The Foreclosure Dump
It's coming, no question.
Today's report from RealtyTrac serves as a warning to big banks, Fannie, Freddie and local communities; The foreclosure glut is coming, and they'd better be ready to get rid of that glut in a big way.
2010 saw a record number of bank repossessions, over a million, even with a big drop in volume toward the end of the year, thanks to the robo-signing scandal and ensuing foreclosure freezes.
"Early indications in January were that this robo-signing related delay will be over by the end of first quarter if not sooner," says RealtyTrac's Rick Sharga. "I think we're going to see a significant spike in foreclosure activity early in 2011, and that will contribute in part to 2011 being a record year."
Sharga estimates as many as a quarter of a million foreclosures that should have happened in 2010 will now be pushed into the 2011 numbers, and added to an already huge supply of bank owned properties. The four biggest banks already have close to $7 billion worth of foreclosed properties (REO) on their books, and Fannie and Freddie have about $24 billion collectively. While REO sales make up about one third of all sales in the current market, there is an estimated 3 year supply.
There are obviously many incentives to buy REO's, number one being the price discount, as well as some other programs offered by the government; but there are a lot more downsides.
Just today I read an article in the Wall Street Journal of witches in Salem being hired to remove the negative spirits from foreclosed homes.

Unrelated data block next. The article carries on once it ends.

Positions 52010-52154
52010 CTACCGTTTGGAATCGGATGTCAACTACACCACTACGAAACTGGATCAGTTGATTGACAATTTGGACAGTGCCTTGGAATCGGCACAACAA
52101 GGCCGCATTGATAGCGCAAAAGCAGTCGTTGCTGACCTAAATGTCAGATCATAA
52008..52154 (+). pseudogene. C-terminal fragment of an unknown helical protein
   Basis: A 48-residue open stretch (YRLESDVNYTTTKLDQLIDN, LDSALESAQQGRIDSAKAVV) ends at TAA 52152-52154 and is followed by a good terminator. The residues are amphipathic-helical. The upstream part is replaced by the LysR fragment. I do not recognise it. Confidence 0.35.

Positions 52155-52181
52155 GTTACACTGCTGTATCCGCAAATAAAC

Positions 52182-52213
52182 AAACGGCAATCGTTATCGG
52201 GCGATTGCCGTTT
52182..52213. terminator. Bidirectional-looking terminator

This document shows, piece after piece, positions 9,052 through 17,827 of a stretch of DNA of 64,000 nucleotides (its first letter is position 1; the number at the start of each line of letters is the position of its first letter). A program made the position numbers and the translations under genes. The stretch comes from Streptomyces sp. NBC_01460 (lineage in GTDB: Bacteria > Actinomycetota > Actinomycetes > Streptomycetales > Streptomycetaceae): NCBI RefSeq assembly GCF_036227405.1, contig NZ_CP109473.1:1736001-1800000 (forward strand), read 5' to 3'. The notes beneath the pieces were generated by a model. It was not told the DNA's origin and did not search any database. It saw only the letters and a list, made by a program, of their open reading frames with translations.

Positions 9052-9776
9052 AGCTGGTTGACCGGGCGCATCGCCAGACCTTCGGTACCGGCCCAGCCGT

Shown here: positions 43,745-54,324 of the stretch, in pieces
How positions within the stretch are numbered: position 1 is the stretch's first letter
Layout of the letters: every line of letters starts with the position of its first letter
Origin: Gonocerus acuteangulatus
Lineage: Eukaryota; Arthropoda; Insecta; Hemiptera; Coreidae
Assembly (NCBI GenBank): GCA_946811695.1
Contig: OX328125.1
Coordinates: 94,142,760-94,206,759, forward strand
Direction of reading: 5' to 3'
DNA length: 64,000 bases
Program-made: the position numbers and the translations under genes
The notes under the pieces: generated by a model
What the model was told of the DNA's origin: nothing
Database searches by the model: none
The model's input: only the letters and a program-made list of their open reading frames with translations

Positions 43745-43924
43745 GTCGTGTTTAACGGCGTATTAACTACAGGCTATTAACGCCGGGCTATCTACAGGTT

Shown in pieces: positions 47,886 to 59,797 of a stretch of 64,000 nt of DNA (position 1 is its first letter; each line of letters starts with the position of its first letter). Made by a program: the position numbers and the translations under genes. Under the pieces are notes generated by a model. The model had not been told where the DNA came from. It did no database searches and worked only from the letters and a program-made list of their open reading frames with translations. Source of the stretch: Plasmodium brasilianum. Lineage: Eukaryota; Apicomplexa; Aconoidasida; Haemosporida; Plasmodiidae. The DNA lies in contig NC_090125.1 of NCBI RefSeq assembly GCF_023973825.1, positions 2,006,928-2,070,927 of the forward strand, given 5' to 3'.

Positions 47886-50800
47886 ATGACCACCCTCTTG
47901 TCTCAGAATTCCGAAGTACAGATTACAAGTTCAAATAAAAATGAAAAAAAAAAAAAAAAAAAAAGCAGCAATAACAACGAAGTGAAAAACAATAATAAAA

Other similar burgeoning businesses include Feng Shui experts, etc.
There's always somebody ready to profit from distress.
HousingWire today reports on a study by Field Asset Services that finds rehabbed REOs spend five fewer months on the market, 69 days compared to 222 days. Many investors buy foreclosures and do the rehab themselves, but for regular home buyers, clearly having the home renovated, with no sign of the preceding trouble, is a huge added value. Through its Neighborhood stabilization Program, the Department of Housing and Urban Development has provided $7 billion in grants to local governments and nonprofits; that money can be used to rehab foreclosed properties, or, to bulldoze them.
I also know there have been many discussions brewing within the government and at the banks with hedge funds looking to buy up bulk foreclosures. So far no big deals we know of, but they're coming for sure. The government may even be considering incentives to get more investors to buy foreclosures, which I blogged about last month.
As the numbers mount, the GSE's and the banks will have to put more resources into unloading these properties, especially as new Spring organic housing supply comes on the market. If they choose to slash prices even more, the dip in overall home prices may fall deeper than expected.